West Africa

Catholic church suspends rapping priest

A priest has been suspended by the Catholic church in Kenya for rapping his sermons.

Catholic church suspends rapping priestOn a typical Sunday at the St. Monica Catholic Church in south west Kenya, Father Ogalo would be draped in his usual church vestments for morning mass.
Later in the day, he would change into shorts, a long t-shirt and tie a red bandana tied around his head, spitting hip-hop rhymes into his mic as he entertained his congregation.
But his unconventional preaching style has landed him in hot water with Catholic Church heads.
Father Ogalo says he was simply trying to “bring the youth closer to the church,” in an interview with local media.
Popularly known as ‘Father Masaa,’ Ogalo has been using rap music to attract a young people to his church and using it to spread the message against drug abuse.
Father Ogalo said his rap music was successful in bridging the generation gap.
“I use the rap music to bring … youths to the church. Thereafter, I bring them to Christ,” he said.
However, his bosses disagreed. Bishop Philip Anyolo, who heads the diocese in Migori county where Father Ogalo serves, confirmed the priest has been suspended from leading church activities.
“Yes, the church has taken disciplinary measure against Father Ogalo. The use of rap music is not allowed in preaching,” he said.
The priest has been given a one year break to look into his ways before coming back to the church.”
“We have just barred him from preaching using rap music to allow him time to change his ways,” Anyolo said.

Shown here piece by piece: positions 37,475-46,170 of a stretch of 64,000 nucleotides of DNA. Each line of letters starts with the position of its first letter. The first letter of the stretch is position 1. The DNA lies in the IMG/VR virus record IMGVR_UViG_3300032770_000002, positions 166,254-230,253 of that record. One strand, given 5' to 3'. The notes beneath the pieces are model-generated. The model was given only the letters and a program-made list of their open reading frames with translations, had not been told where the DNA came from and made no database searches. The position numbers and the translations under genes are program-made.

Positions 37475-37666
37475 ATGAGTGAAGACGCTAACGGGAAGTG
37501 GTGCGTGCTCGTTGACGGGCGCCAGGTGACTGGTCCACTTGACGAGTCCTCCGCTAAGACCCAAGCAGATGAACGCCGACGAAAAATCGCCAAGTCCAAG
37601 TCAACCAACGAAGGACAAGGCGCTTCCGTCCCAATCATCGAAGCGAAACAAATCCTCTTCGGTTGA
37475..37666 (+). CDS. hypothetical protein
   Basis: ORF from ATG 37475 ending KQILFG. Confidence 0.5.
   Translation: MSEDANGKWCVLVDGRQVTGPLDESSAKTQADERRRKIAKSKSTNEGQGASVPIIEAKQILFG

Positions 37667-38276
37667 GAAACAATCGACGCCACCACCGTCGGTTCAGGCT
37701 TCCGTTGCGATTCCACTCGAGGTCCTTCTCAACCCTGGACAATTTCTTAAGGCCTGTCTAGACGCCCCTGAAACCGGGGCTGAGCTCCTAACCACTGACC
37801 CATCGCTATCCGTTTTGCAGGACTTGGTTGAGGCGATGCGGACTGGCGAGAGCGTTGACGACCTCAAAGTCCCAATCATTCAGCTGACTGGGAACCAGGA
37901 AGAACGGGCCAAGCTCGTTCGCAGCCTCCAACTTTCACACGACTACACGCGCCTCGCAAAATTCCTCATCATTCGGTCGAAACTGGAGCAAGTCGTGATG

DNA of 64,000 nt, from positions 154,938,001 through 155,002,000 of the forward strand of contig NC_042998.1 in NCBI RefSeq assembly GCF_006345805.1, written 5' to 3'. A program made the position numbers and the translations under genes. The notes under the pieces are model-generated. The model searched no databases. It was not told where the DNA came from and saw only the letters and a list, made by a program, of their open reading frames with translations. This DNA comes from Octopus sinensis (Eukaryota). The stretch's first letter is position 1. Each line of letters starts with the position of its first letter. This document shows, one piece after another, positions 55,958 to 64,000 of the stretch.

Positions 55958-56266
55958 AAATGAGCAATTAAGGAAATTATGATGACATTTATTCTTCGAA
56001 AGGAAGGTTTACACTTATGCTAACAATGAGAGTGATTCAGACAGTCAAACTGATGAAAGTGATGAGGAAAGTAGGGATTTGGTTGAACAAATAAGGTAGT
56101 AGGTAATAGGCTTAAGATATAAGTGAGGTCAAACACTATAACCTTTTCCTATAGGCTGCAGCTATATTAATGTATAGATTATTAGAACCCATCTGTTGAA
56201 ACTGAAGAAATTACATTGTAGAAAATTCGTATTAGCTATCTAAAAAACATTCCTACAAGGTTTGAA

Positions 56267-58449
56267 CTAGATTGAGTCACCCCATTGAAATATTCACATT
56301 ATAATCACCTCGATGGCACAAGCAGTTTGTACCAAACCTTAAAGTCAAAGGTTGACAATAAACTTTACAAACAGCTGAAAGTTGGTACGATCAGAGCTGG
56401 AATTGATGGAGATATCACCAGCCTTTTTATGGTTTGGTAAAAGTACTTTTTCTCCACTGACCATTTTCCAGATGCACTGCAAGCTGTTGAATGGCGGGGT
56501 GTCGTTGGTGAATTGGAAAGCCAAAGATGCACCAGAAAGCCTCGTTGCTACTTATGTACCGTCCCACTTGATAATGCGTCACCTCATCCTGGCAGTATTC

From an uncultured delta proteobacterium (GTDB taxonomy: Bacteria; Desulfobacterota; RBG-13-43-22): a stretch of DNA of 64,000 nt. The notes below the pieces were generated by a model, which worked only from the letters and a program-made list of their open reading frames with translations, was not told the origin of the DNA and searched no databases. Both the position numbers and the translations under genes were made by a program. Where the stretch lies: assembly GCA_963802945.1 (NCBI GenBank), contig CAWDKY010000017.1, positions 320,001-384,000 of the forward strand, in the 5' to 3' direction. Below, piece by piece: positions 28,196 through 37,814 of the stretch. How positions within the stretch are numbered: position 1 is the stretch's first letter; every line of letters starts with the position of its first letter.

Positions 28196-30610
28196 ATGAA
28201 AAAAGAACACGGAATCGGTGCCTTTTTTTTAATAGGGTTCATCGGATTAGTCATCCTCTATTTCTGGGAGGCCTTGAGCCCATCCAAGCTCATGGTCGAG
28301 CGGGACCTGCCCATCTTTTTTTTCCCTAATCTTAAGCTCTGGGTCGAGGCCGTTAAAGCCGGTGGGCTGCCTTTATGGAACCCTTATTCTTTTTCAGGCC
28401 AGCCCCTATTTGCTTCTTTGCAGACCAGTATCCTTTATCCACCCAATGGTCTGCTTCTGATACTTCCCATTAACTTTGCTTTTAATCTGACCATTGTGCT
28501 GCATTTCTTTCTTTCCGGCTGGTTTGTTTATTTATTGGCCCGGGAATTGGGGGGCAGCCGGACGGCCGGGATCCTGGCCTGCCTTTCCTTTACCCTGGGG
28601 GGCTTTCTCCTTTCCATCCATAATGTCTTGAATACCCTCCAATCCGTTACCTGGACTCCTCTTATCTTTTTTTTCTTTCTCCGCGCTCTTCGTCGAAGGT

Catholic church suspends rapping priestFather Ogalo is free to worship in the church but cannot lead prayers in his previous capacity as priest, he added.
There are an estimated 7.5 million baptized Catholics in Kenya, according to the Kenyan Conference of Catholic Bishops.
A popular priest, who regularly appeared on local TV and did radio interviews, Ogalo was seen as the new face of the church in the country.
A lecturer at a leading Kenyan Christian university sided with Ogalo, saying the church was afraid of the “revolutionary content” of his messages.
Unsurprisingly, many on social media also sided with Father Ogalo and some branded the Catholic Church in Kenya “dictatorial.”
One Twitter user, Wandia Njoya said: “It’s not the priest’s popularity that the church is afraid of. It’s the revolutionary and African content of hip hop.”

Dr Wandia@wmnjoya
We teach hip hop and the Bible at @DaystarLanguage. It’s not the priest’s popularity that the church is afraid of. It’s the revolutionary and African content of hip hop.


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